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Cancer cell specific inhibition of Wnt/β-catenin signaling by forced intracellular acidification.


Melnik S, Dvornikov D, Müller-Decker K, Depner S, Stannek P, Meister M, Warth A, Thomas M, Muley T, Risch A, Plass C, Klingmüller U, Niehrs C, Glinka A

Use of the diabetes type II drug Metformin is associated with a moderately lowered risk of cancer incidence in numerous tumor entities. Studying the molecular changes associated with the tumor-suppressive action of Metformin we found that the oncogene , which is upregulated in solid tumors and associated with poor prognosis, was induced by Wnt/β-catenin signaling and blocked by Metformin. Wnt signaling inhibition by Metformin was surprisingly specific for cancer cells. Unraveling the underlying specificity, we identified Metformin and other Mitochondrial Complex I (MCI) inhibitors as inducers of intracellular acidification in cancer cells. We demonstrated that acidification triggers the unfolded protein response to induce the global transcriptional repressor , known to block Wnt signaling. Moreover, our results suggest that intracellular acidification universally inhibits Wnt signaling. Based on these findings, we combined MCI inhibitors with H ionophores, to escalate cancer cells into intracellular hyper-acidification and ATP depletion. This treatment lowered intracellular pH both in vitro and in a mouse xenograft tumor model, depleted cellular ATP, blocked Wnt signaling, downregulated , and strongly decreased stemness and viability of cancer cells. Importantly, the inhibition of Wnt signaling occurred downstream of β-catenin, encouraging applications in treatment of cancers caused by and mutations.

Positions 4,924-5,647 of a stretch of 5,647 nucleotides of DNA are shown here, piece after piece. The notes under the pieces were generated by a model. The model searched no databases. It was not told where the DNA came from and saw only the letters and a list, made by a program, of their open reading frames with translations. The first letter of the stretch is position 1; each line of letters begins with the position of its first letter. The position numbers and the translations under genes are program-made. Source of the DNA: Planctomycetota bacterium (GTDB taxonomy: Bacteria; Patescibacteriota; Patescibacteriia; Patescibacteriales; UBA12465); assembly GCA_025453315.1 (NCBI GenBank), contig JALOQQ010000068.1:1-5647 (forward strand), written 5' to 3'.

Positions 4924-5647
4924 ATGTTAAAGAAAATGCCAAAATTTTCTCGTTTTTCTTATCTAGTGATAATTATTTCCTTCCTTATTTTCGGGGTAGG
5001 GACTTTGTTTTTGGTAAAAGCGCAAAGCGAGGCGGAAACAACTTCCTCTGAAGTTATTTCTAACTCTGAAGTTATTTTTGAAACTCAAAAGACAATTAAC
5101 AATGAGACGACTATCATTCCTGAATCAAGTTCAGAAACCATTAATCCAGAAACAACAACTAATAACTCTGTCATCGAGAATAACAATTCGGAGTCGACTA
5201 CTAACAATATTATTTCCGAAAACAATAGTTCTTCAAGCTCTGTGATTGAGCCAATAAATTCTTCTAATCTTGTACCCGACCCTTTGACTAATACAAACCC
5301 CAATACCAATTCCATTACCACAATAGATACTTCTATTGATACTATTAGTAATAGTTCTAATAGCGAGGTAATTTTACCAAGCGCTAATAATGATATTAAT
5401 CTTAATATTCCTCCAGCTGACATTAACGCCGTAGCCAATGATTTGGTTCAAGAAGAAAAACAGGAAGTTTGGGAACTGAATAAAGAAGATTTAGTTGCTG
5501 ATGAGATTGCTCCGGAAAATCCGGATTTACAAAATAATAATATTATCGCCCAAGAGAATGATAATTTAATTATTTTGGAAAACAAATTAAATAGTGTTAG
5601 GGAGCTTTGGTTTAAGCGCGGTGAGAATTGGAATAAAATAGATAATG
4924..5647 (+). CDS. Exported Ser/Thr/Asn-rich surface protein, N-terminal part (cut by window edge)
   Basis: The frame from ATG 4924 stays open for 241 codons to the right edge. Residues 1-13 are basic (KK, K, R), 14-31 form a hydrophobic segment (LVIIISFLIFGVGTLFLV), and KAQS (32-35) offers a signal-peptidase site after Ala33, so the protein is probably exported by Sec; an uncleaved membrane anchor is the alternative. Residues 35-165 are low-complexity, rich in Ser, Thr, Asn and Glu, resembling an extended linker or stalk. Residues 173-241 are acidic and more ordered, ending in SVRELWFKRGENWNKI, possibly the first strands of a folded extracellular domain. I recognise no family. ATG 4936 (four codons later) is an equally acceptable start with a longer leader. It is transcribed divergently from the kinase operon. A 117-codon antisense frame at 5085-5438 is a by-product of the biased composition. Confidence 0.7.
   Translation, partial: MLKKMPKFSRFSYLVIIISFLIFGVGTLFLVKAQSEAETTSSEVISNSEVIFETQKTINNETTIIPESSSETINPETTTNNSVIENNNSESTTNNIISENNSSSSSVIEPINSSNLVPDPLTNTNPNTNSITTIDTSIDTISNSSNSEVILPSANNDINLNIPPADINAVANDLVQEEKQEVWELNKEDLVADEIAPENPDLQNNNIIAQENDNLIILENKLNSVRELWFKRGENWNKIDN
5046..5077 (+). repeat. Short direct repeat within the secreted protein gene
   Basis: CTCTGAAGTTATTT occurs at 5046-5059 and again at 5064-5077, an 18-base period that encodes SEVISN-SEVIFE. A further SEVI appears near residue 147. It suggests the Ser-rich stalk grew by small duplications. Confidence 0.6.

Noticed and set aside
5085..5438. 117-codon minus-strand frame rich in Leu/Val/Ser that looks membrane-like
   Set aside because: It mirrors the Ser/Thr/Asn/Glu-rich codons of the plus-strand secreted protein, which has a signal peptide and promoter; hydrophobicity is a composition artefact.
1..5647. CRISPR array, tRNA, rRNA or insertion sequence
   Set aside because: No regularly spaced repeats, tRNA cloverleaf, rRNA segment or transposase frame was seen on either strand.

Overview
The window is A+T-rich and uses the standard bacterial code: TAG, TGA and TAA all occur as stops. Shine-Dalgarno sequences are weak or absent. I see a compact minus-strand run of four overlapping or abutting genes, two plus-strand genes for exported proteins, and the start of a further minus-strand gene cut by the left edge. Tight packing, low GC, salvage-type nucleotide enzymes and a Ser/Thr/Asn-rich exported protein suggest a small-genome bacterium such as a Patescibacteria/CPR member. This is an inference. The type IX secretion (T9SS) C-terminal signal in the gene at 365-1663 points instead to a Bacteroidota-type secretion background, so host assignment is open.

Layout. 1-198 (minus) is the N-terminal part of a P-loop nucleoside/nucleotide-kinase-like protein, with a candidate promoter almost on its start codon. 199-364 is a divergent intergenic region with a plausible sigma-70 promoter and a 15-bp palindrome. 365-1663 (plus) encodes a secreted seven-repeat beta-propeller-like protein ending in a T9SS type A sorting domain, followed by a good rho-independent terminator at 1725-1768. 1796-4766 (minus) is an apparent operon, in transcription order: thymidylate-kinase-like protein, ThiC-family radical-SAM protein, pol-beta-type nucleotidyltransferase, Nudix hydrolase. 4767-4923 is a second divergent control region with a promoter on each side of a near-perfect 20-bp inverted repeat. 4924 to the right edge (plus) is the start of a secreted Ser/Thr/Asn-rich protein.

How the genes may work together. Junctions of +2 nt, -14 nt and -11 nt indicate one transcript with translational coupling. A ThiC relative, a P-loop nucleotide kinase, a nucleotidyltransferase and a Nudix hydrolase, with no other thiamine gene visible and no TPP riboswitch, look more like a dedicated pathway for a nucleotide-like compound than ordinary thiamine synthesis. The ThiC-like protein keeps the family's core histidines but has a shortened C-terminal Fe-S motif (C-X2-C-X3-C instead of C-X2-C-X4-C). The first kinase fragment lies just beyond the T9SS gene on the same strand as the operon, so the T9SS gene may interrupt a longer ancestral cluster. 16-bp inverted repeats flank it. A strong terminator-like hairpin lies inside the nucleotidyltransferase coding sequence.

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Published
January, 2018

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